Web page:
Ride on the Train is an album that a lot of people are going to love for its multi-generational appeal. But besides that, it’s just good rock music. It’s hard to peg a specific sound on it. There are no “skip” songs on this album though. Be prepared to keep it in your player, on repeat, for a long time. Oh, and the next time one of your friends says “they just don’t make music like they used to,” you slap them and hand them this album. But make sure you slap them first, for dramatic effect.
Hollis Brown have a classic sound that is sure to satisfy a variety of music fans. There’s a certain timeless element to their sound that will have typical “classic rock” fans happy. But what they also have going for them is a refreshing newness. They sound like a band that you’ve heard before, but odds are you haven’t. That’s because Hollis Brown reflect some of the greatest bands in rock music from Tom Petty to The Eagles to Lynrd Skynrd.
Hollis Brown’s “Down on Your Luck” sounds like it could have come straight out of 1966. It makes the listener feel like that “cold wind blowin’” is out the windows of an old Camaro or Mustang. “When the night runs cold and you’re down on your luck…” highlights the theme of the songwriter being available to help. But really what makes this song so good isn’t lyrical complexity, but rather a Creedence kind of joy. If you played this at a party and told the crowd it was a lost Creedence reel, you wouldn’t get much criticism.
“When the Water’s Warm” has that southern rock feel to it, including some pretty incredible guitar flourishes that make the song really work. The combination of the bluesy base and the killer vocals soaring over the softer vibe makes for a slow dance-worthy song. It harkens back to early days of Skynrd in a way that few artists have done since. It’s like Hollis Brown intentionally wanted to pay homage to some of the greatest rock bands of all time. Well played, gents.
In the middle of the album “Doghouse Blues” reflect a deep south flavoring that combines organ-based calypso with Louisiana delta blues. “Go to work in the morning… go to bed at night… ain’t got no place to hide.” This is a core song about the lethargy of blue collar life. The guitar solo in the middle of this song is the best axe-play on the album and it has us clamoring for more. The sounds all taken together give us glimmers of delight from the days of Stevie Ray Vaughn’s guitar-heavy blues. In fact, this song is a sort of kissing cousin with something like “Texas Flood” or “Pride and Joy.” Give me a pool stick and a cheap beer. This is corner tavern music.
“Gypsy Black Cat” shifts gears on us quite a bit, particularly toward the twangy guitar-vocal balance that puts us in mind of more recent artists, namely Dawes. The guitars are no less impressive, but they create a completely different sonic atmosphere. The lyrics, too, are a bit more complex in telling a story of abuse and a sense of personal redemption. The songwriter is available to help a woman, similar to “Down on Your Luck.”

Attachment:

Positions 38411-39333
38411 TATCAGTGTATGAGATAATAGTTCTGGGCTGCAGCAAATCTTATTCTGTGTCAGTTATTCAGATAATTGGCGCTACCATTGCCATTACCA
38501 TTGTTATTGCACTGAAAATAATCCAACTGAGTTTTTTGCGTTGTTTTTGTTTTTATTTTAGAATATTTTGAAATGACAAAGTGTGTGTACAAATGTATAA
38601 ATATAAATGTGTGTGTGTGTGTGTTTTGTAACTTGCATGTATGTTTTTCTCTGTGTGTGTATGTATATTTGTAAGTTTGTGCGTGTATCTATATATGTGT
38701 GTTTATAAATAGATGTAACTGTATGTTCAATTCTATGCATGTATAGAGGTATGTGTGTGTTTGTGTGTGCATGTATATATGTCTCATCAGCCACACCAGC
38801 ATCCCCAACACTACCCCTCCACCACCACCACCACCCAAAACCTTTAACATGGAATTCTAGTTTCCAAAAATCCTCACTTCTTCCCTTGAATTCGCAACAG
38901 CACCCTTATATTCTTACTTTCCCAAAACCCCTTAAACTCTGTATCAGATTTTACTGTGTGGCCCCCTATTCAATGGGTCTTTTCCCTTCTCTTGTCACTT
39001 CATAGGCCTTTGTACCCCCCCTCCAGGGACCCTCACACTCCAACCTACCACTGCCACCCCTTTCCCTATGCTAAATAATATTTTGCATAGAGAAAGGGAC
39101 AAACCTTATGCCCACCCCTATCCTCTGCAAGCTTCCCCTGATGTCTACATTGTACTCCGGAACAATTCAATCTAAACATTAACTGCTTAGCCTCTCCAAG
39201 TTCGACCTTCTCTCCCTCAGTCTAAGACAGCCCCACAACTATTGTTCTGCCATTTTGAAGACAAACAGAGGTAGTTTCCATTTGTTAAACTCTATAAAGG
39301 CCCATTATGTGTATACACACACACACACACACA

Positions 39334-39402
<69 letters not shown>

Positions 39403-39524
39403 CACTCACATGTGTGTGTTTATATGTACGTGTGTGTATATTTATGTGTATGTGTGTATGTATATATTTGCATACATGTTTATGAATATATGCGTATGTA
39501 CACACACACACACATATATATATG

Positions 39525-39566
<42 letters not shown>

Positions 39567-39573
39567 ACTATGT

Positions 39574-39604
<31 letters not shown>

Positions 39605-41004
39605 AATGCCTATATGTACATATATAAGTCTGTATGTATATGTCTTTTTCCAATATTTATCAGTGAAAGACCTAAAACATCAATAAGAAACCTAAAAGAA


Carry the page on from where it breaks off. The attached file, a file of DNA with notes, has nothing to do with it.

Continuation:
The classic sounding “Faith and Love” is probably the class of the album. There’s no easy way to describe the guitars in this song, except to call them “walking.” They seem to just stroll through the track, with a lyrical pacing that feels almost like Motown. “It’s gonna take faith and love and everything [you know and God knows what].” The lyrics get a little sketchy there, but there seems to be an underlying story of success in life despite not being able to fulfill larger personal goals in a variety of fields. It’s just an overall joy-filled but fittingly realistic song.
Hollis Brown slow it down again with “If It Ain’t Me,” a song that sounds so much like a classic 60s song that I actually Googled to see if it was one. It’s tough to say who, exactly, this song sounds like, but it’s definitely not standard 21st century fair. The stereo split with one acoustic in the left channel and another acoustic in the right… with the rhythm section seemingly in the middle of your head… is phenomenal production quality. Even though other songs on the album are well mixed, this song in particular captures the desired effect of the song with spectacular fashion. Oh, and the lyrics, are about denying a breakup. It’s dark and romantic, written seemingly out of heartache.
“Walk on Water” is another guitar-based rock song, but the final song on the album, “Nightfall” shows off the fantastic balance of the band. With awesome vocals, well-written guitar parts, and an enjoyable overall feel, the song provides the perfect end to a comfortable album. This song sounds like something off of the early Clapton years, a la Cream, using blues-inspired guitars and whimsical, semi-intelligible lyrics. “Don’t you say goodbye. Don’t you ever wonder why things aren’t what you planned? At least you got someone to understand.” Again, this is a song about coping with the realities of hard life.
Throughout this album there’s a particularly strong class ethic. Maybe it’s my own increased sensibility to these types of songs, but there’s a lot of attention paid to repetitive but nevertheless hard lyrics. Drawing from a deep and important blues legacy, these words emanate from a place of sometimes despair, but often profound perseverance. This is the music of the people; it’s the music of people who work and love and sing about the not-so-pretty aspects of a world worth surviving. In short, this is classic American rock and roll.